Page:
Arianespace and OneWeb on Sept. 21 announced a revised launch contract that covers OneWeb’s constellation deployment with three fewer launches than originally planned.
WASHINGTON — Arianespace and OneWeb on Sept. 21 announced a revised launch contract that covers OneWeb’s constellation deployment with three fewer launches than originally planned.
Arianespace will conduct 16 Soyuz launches for OneWeb, each carrying 34-36 satellites, to complete OneWeb’s internet megaconstellation by the end of 2022. The revised contract canceled two Soyuz launches, and removed OneWeb as the customer for the inaugural Ariane 6 launch, an Arianespace spokesperson told SpaceNews.
Arianespace conducted three Soyuz launches for OneWeb before the London-based megaconstellation company filed for Chapter 11 bankruptcy protection in March, halting a launch campaign that called for an average of one Soyuz launch a month through the end of 2021.
OneWeb said the revised launch contract is “subject to confirmation and consummation” of its restructuring plan. The British government and Indian telecommunications giant Bharti Global are buying the company, which ran out of funding while deploying its envisioned 650-satellite constellation. OneWeb said it still anticipates emerging from bankruptcy protection late this year.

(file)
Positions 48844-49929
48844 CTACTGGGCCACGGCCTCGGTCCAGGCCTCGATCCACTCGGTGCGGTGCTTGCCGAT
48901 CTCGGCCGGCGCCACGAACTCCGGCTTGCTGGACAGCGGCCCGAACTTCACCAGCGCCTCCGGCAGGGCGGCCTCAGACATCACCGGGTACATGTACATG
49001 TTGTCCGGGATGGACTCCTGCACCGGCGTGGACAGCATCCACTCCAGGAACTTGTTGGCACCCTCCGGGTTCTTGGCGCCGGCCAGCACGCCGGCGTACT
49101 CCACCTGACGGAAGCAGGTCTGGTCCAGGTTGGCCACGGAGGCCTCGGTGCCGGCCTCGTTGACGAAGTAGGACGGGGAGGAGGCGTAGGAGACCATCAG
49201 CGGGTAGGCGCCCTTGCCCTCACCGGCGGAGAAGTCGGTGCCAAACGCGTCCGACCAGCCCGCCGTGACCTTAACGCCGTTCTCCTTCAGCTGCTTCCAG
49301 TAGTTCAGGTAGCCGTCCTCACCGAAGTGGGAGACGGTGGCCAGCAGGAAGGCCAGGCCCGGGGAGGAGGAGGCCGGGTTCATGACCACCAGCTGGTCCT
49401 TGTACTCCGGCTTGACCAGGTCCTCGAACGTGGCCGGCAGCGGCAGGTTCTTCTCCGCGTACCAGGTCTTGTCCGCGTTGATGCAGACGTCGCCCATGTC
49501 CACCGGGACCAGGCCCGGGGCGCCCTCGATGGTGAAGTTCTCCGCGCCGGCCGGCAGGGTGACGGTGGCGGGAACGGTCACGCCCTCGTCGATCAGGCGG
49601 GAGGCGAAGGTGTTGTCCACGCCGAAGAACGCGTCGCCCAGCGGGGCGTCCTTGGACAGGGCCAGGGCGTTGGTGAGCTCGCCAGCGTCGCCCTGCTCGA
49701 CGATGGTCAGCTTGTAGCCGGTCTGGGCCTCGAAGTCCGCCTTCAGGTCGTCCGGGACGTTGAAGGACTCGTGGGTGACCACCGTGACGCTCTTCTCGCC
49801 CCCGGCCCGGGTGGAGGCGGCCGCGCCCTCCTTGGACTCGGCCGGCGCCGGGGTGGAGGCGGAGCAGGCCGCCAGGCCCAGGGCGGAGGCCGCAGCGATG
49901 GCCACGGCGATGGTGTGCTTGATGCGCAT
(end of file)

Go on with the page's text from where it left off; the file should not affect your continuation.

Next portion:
OneWeb has 74 small broadband satellites in low Earth orbit. Its next batch of 36 satellites is now scheduled for December aboard a Soyuz launch from Russia’s Vostochny Cosmodrome.
OneWeb’s withdraw from the debut launch of Ariane 6, scheduled for no earlier than the second half of 2021, will not impact the rocket’s launch schedule, the Arianespace spokesperson said. Arianespace will try to find another customer in time for that launch, he said.
OneWeb said it anticipates starting service in 2021 over northern regions, including Alaska, Canada, Greenland, Iceland, the U.K., other northern parts of Europe and the Arctic Ocean.
The Arianespace spokesperson said two of the 16 Soyuz launches will take place from Europe’s Guiana Space Centre in French Guiana. The split between launches at Vostochny and Russia’s Baikonur Cosmodrome in Kazakhstan is still to be determined, he said.